Imagine what it would be like to be locked inside a closet 2 by 2 feet wide, your body wrapped in a wire fence and bound by chains like an animal for hours—even days—at a time. You aren't given any food. You're 6 years old, and your parents have done this to you.
It's the heinous child abuse case The Oprah Show first told in 2000. Back then, the show couldn't say his name or show his face. Now, that little boy, Clayton, is 19 years old and coming forward in hopes that his story will help save another child from abuse.
While living in a small Indiana town, 6-year-old Clayton was terrorized by the very people who were supposed to protect and care for him—his father, Joseph, and stepmother, Carmen.
For months, Clayton was locked inside an airless, dark bathroom closet, often for 24 hours at a time. Inside the closet, Clayton was bound in wire fencing and chains. He stood for hours on end, even while sleeping. His tiny neck and chest bore scars from the wire and chains cutting into his bare skin.
When Clayton could no longer hold his bodily functions, he was forced to go to the bathroom on himself. His stepmother punished him by rubbing his own feces in his face. Then his father would urinate on him.
Now 19 years old, Clayton says he doesn't remember the first time he was put in the closet. Police believe he was locked in there for three to six months. "I remember being in there and just wondering, 'When am I going to get out'" he says. "It seemed like forever, an eternity, that I was in there."
Before his father met his stepmother, Clayton says he had a good relationship with his dad. "We were great [as father and son], just like any other normal dad and son," he says.
Clayton says his biological mother wasn't—and still isn't—in the picture. "She dropped me off, told me she'd be back," he says. "She never did. ... Never really was a mother."
While living with his father and stepmother, Clayton says he was never allowed to play with other children. "I was in [the closet] quite a bit," he says. "Very seldom was I let out. When I was, I was locked in my bedroom."
Clayton says he knew other kids weren't treated like he was and used to ask himself why he was locked away. "I wondered why I couldn't be a normal child. Why I had to be confined and what I did wrong," he says. "They never specifically explained it to me. They just punished me."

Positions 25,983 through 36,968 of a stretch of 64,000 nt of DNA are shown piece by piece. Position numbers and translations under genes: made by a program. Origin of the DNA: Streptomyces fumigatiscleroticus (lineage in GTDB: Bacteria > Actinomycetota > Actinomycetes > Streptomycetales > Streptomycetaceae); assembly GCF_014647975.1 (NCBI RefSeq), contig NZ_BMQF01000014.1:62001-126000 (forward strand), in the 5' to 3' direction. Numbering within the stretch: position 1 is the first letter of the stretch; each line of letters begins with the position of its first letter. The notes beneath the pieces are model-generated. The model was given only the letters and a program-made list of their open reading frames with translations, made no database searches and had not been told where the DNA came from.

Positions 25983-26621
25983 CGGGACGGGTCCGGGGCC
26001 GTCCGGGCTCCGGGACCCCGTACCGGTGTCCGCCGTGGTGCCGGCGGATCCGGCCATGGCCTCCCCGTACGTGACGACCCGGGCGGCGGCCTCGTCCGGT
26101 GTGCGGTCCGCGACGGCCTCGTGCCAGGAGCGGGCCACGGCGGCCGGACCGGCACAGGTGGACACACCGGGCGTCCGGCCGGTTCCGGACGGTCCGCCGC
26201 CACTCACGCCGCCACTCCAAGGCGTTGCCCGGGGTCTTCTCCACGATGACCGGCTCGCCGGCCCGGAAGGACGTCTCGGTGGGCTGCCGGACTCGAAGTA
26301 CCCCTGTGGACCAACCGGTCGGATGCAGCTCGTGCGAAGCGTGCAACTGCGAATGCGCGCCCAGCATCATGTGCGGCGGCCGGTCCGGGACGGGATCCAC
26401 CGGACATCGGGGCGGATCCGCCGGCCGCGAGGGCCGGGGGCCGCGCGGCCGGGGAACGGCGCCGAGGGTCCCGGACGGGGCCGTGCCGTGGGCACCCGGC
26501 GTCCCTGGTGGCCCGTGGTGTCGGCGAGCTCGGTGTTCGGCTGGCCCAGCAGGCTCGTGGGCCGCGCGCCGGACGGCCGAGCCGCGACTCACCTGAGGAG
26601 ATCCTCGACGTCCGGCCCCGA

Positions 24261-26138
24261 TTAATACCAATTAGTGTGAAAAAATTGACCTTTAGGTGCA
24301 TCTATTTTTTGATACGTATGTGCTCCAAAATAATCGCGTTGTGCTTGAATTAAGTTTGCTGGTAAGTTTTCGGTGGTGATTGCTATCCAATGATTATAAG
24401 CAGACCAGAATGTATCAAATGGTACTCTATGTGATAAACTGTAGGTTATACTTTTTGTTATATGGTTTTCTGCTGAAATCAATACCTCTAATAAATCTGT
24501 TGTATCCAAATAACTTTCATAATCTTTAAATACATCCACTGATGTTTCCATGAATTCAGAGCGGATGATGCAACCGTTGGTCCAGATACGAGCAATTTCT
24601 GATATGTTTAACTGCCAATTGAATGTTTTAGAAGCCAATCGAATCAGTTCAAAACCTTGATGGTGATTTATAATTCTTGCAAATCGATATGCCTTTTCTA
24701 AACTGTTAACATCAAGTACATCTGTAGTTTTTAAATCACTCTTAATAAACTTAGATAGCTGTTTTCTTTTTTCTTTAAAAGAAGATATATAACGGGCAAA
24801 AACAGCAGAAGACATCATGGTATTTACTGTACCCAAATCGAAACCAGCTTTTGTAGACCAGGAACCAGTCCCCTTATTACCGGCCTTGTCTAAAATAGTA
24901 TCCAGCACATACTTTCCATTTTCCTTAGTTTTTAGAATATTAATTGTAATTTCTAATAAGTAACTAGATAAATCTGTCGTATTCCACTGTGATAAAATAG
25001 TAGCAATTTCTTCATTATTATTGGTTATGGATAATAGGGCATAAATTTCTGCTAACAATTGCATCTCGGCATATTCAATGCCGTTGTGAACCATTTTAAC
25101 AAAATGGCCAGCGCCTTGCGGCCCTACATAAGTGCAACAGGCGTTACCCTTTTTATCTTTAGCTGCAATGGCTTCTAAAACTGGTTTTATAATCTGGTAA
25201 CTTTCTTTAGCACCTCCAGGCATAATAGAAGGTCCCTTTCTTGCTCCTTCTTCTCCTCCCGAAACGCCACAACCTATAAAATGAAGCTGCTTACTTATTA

When Clayton yelled for help, he says Joseph and Carmen punished him by pouring dish soap in his mouth. "They put dish soap in my mouth and just left it. They wouldn't rinse it out. I just had to endure that taste," he says. "I got a really bad rash on my neck from the dish soap. It'd run out of my mouth and they'd just leave it there while I was in the closet."
To this day, Clayton can't stand the smell of dish soap. Oldies music also triggers bad memories. "When I was screaming to get out of the closet, they'd blare it so they just drowned out my voice," he says. "They didn't want to hear me."
Clayton also remembers going hungry. "I'd tear pieces of the paper bags off the floor and try to eat them," he says.
When he was fed, Clayton says Joseph and Carmen made it as unappetizing as possible. "Anything from hot dogs to hot sauce," he says. "As much they could feed me that would be painful."
The only kindness Clayton received was from his 14-year-old stepsister. On the occasions that Joseph and Carmen left the house, Clayton's stepsister let him out, fed him cereal and rubbed lotion on his skin.
Though his stepsister was spared the abuse, she was still desperate to escape the trailer the family lived in. She ran away to Kentucky and was picked up by police. She begged them not to take her back home and eventually confessed her family's horrifying secret.
Deputy (now Sheriff) Todd Pate heard the stepsister's story and alerted Indiana authorities. After a brief investigation and visit to the home, a case worker saw no reason to take Clayton away. In his gut, Sheriff Pate knew something was wrong. "The details that the stepsister had given me—the chains around him, the dog pen fence, knowing where the key to the padlock was, how she would get him out of the closet and put lotion on him at times—I felt that I couldn't let it go."
Because he was an officer in Kentucky, Sheriff Pate had no jurisdiction in Indiana. In an attempt to see the boy for himself, Sheriff Pate says he came up with a plan. He told Joseph and Carmen they both had to come to Kentucky before he could release their daughter, betting they would bring Clayton along.
Joseph and Carmen arrived with Clayton in the backseat of the car. Sheriff Pate wrote in his initial report that the boy showed obvious signs of severe abuse and neglect. "Everything I saw initially, his visual appearance, was just as [the stepsister] had told me it was," he says. "He was a very tired, sick-looking little boy. A little boy that looked beat down."
Sheriff Pate says Joseph bristled when he said he was going to interview Clayton. "He said, 'The social workers have already been here. They've already spoken to him,'" Sheriff Pate says. "I basically told him I didn't care if they had been there. I did not talk to his son, and I was conducting an investigation also. And that's when I took Clayton to the police station, and [he] sat in my lap and we ate peanut butter and crackers. And [he] ate a lot of peanut butter and crackers."
Once away from his parents, Sheriff Pate says Clayton wasn't forthcoming initially. "He loved his father even though he was being treated the way that he was," he says. "And probably felt somewhat responsible for being treated the way that he was. Kids blame themselves."
Sheriff Pate tried a new approach. "I said, 'Your father wants you to tell me exactly what has happened.' And he said, 'He does?' I'll never forget that," Sheriff Pate says. "That wasn't necessarily the truth. But it worked."